Stabilizing Highly Fractured, Middle Creataceous Formations by Using Organic Fibres While Drilling an Exploration Well in Eastern Abu Dhabi

Specifically selected and manufactured organic fibres were used to bridge microfractures and stabilize shale and mudstone formations while drilling the Fiqa, Shilaif, Mishrif, Maddud and Nahr Umr formations and during a 5-day logging interval at the Mishrif formation.

A newly developed method for testing invasion depth in 20/40 gravel pack sand, in order to monitor the fluids’ bridging capability, was developed for drilling and logging the unstable Middle Cretaceous formations. The information from the tests was actively used to monitor and maintain the concentration of organic fibre materials in the drilling fluid to reduce invasion and to stabilise the highly fractured and layered shale and mudstone. A treatment programme was established around the data collected, using drilling fluids from the active system with a high concentration of fibres which was streamed back into the active system accordingly. The depletion rate was recorded and compared with the various formations during drilling.

The drilling fluid chosen for theproject was a water-based system, with 14%NaCl to balance the activity (AW) and formulated with a polyamine clay inhibitor. The section was planned with an extensive logging program in the Mishrif formation. Drilling had to be slow and controlled for parts oftheNahrUmr formation to pick the casing setting point in top Shuaiba formation.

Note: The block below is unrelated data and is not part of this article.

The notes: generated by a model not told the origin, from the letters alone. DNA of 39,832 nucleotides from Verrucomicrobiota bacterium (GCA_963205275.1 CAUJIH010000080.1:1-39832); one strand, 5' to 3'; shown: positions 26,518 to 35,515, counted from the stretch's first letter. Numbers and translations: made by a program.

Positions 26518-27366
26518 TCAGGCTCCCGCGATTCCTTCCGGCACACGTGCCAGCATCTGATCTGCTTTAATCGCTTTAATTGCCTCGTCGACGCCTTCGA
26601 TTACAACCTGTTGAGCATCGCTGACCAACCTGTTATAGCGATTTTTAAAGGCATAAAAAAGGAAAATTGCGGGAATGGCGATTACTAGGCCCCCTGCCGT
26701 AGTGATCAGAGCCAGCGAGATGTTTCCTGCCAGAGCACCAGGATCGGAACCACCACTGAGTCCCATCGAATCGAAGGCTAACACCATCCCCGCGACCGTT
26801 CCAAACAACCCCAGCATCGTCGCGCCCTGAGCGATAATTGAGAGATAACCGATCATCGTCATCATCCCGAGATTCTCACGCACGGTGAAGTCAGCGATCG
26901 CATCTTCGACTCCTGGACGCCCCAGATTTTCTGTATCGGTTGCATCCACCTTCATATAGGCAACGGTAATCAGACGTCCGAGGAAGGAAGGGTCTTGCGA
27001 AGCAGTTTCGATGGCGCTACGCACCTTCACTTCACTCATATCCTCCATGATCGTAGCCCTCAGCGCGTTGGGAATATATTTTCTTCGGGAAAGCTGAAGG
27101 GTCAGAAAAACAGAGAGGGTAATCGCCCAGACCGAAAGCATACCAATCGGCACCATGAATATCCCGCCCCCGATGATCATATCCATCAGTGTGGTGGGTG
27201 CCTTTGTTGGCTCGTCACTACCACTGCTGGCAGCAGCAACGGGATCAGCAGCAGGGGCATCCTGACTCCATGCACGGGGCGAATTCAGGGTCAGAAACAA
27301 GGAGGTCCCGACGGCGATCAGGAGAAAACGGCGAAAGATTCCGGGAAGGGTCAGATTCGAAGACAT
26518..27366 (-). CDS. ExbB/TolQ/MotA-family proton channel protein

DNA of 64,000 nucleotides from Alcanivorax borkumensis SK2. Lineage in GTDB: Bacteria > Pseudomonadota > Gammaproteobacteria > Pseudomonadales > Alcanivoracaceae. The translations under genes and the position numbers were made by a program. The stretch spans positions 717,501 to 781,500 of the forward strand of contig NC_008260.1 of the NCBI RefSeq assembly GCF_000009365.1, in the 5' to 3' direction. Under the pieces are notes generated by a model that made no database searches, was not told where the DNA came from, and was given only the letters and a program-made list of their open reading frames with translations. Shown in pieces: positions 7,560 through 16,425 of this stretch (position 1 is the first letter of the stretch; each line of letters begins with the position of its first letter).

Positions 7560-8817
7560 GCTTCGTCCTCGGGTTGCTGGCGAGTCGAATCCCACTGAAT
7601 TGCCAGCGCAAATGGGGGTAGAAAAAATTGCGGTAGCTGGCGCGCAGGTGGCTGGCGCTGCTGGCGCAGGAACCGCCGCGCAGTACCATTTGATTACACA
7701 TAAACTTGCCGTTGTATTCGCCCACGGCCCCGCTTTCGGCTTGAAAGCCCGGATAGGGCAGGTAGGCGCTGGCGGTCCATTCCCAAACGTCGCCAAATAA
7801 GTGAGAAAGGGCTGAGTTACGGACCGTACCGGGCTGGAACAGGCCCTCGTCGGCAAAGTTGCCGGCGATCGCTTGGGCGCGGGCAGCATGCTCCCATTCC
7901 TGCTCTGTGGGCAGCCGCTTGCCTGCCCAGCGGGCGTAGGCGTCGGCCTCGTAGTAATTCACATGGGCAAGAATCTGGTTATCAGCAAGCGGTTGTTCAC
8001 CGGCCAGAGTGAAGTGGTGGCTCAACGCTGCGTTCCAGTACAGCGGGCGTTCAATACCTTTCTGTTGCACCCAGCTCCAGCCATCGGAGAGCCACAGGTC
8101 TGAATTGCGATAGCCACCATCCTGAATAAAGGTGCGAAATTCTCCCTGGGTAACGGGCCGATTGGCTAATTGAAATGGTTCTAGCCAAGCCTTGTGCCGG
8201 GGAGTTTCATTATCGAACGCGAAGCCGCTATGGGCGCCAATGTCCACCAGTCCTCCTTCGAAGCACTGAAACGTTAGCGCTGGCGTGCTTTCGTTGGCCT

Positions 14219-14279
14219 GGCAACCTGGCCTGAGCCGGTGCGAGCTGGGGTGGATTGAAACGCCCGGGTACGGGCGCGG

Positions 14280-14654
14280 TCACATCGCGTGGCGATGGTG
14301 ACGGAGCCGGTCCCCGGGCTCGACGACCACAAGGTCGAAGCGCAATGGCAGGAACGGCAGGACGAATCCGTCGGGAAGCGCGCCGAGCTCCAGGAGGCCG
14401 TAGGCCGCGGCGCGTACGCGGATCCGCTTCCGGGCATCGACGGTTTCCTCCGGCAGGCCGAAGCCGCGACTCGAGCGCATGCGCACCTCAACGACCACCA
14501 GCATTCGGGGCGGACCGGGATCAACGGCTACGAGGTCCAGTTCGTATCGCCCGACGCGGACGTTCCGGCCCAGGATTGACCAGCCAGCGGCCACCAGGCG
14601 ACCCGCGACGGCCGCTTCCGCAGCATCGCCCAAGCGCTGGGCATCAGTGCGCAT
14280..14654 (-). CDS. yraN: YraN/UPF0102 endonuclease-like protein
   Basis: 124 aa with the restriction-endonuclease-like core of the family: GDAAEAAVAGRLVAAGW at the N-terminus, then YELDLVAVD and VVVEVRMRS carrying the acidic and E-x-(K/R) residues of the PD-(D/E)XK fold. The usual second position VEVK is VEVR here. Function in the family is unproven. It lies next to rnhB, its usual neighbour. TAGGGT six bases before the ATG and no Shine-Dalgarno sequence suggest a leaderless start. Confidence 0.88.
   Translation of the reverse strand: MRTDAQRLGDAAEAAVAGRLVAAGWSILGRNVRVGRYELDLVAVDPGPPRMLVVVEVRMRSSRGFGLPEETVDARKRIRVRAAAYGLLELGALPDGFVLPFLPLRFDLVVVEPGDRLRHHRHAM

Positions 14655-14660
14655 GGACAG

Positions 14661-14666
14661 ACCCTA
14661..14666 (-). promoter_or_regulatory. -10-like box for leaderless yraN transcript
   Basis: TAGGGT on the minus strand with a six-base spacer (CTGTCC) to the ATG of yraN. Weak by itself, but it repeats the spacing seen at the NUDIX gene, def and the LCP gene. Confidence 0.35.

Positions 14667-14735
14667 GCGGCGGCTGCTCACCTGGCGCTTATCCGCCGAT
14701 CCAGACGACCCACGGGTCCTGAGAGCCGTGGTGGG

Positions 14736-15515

The hard and brittle shales found in this group of formations have been problematic for drilling in the Arabian Peninsula for a long time. The Nahr Umr formation is particularly known for its loose structure and frequent hole collapses which are caused by fluid penetration along pre-existing fractures and laminated surfaces. Oil-based drilling fluids are the preferred systems of choice to reduce the capillary effect of invading fluids, and the consensus is to reduce the exposure time for the formations as much as possible.

As a water-based drilling fluid was chosen, a program was set up to focus primarily on a rapid build-up of a filter cake to bridge fractures and reduce filtrate invasion. The chosen organic fibres are anionic in nature and therefore have an affinity to the broken edges of clay platelets with a proven ability to create a network with particles that bridge the formation.

The 12 ¼” section was drilled without stability issues and without remedial back reaming to the logging depth. The top part of the 12 ¼” section was kept open for 5 days during logging. The Nahr Umr formation was drilled with a controlled, low ROP to identify the setting depth for the 9 ⅝” casing in top Shuaiba formation. Total open hole time was 4 days after logging.

The casing was cemented without losses or other operational issues. The use of specific organic fibres to stabilise highly fractured shale formations presents a low cost and efficient method for dealing with a high-cost problem associated with significant NPT.

Real time data collection and close monitoring of the fluids bridging capability using a fluid-invasion test kit proved to be an effective method for responding quickly to changes in hole stability, formation strength/integrity and fluid invasion.

A quick mix and bleed method of additions based on the data collected is presented as a key finding. The novel treatment programme is shown to give practicing engineers a system and toolkit that works when dealing with the known problems associated with the Nahr Umr shale formation.